KEKAHA — If you’ve ever driven on Kaumualii Highway in Kekaha early in the morning, you’ve probably see him.
He’s that walking guy wearing shorts, tank top, hat, sunglasses and Asics shoes.
But this is no leisurely stroll. Pat Thompson is pounding the pavement at a quick pace on the highway’s shoulder, arms pumping, legs churning. There is passion and purpose as he marches ahead toward the entrance to the Pacific Missile Range Facility, which is his turnaround point, about four miles from his home.
“I just love to walk,” he says without slowing. “It’s a good exercise. I feel better after I’ve had a good workout.”
Thompson is 68 years old. And when he walks, he walks fast. Few can match his stride. That’s why he generally walks alone. And that’s why, for the past two years, he’s won the Haena to Hanalei Eight Mile Walk.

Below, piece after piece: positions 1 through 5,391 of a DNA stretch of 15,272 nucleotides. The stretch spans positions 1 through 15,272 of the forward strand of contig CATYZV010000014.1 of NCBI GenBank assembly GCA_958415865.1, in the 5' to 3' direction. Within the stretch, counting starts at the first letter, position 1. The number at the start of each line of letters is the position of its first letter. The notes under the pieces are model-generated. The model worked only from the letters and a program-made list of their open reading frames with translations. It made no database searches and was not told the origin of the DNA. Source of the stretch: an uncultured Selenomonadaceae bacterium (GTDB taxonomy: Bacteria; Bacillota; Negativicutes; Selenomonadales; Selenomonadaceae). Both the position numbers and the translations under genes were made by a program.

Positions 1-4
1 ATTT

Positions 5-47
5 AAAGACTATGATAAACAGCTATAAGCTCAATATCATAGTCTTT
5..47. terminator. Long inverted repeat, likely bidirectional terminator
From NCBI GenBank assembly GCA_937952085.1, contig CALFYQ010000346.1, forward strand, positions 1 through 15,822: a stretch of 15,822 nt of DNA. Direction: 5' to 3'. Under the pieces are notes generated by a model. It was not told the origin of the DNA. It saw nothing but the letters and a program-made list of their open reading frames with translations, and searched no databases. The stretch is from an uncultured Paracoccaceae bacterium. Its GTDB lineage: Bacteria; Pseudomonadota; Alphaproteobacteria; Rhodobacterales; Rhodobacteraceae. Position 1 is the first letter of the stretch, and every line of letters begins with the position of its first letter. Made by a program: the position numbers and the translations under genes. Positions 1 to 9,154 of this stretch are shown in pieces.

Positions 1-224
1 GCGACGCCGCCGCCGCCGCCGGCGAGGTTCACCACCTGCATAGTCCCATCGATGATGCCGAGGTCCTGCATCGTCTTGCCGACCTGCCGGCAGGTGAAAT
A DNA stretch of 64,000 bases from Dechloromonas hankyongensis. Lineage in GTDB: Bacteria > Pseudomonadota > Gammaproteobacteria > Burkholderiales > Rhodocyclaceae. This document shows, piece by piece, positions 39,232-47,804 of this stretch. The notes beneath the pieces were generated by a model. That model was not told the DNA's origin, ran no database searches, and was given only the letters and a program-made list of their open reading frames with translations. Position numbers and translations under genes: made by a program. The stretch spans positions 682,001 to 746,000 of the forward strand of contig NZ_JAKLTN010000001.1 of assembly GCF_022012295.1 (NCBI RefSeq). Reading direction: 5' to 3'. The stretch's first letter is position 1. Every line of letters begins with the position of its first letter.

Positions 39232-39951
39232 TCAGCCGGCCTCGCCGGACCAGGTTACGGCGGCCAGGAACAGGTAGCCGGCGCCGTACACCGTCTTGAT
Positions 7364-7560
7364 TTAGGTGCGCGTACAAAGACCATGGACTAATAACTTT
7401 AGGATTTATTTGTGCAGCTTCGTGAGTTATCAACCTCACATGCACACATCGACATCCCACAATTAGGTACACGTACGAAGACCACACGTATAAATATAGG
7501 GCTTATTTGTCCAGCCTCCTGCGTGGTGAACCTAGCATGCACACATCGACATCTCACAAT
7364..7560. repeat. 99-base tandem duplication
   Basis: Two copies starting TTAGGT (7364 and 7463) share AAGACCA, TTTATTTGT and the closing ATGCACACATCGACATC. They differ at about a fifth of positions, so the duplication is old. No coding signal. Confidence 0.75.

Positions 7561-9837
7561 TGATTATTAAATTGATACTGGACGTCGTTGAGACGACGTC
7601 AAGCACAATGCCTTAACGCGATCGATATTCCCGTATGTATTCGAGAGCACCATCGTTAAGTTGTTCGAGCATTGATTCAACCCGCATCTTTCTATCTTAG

In June, he held off Kilauea’s Mark Goodman and Princeville’s Steve Hoffmann to defend his title. It was tough, he says, with the hills, not to mention the downpour that soaked everyone.
“That Lumahai Beach hill about killed me,” Thompson says.
“I had one guy that was behind me most of the race, I could hear him breathing,” he says as he recounted the race. “He was real close to me. As we got on the hills, he tried to pick it up with me and then I got on that Lumahai Hill, that was it. He was not close to me again.”
Thompson likes being out in front.
“I feel like I have the best chance of winning when I do that,” he says. “I like to set the pace and I go for it.”
His first win at Haena to Hanalei in 2015, he edged Goodman by 22 seconds with a comeback.
“Oh man, that first race two years ago, I didn’t know Mark. He passed me about the four-mile mark. His pace was crazy,” Thompson says. “I thought man, this guy has quite a pace, but I’m going to walk my pace. And so I was maybe 20 yards behind him most of the race and then the last mile I just gunned it. I went by the last half mile.”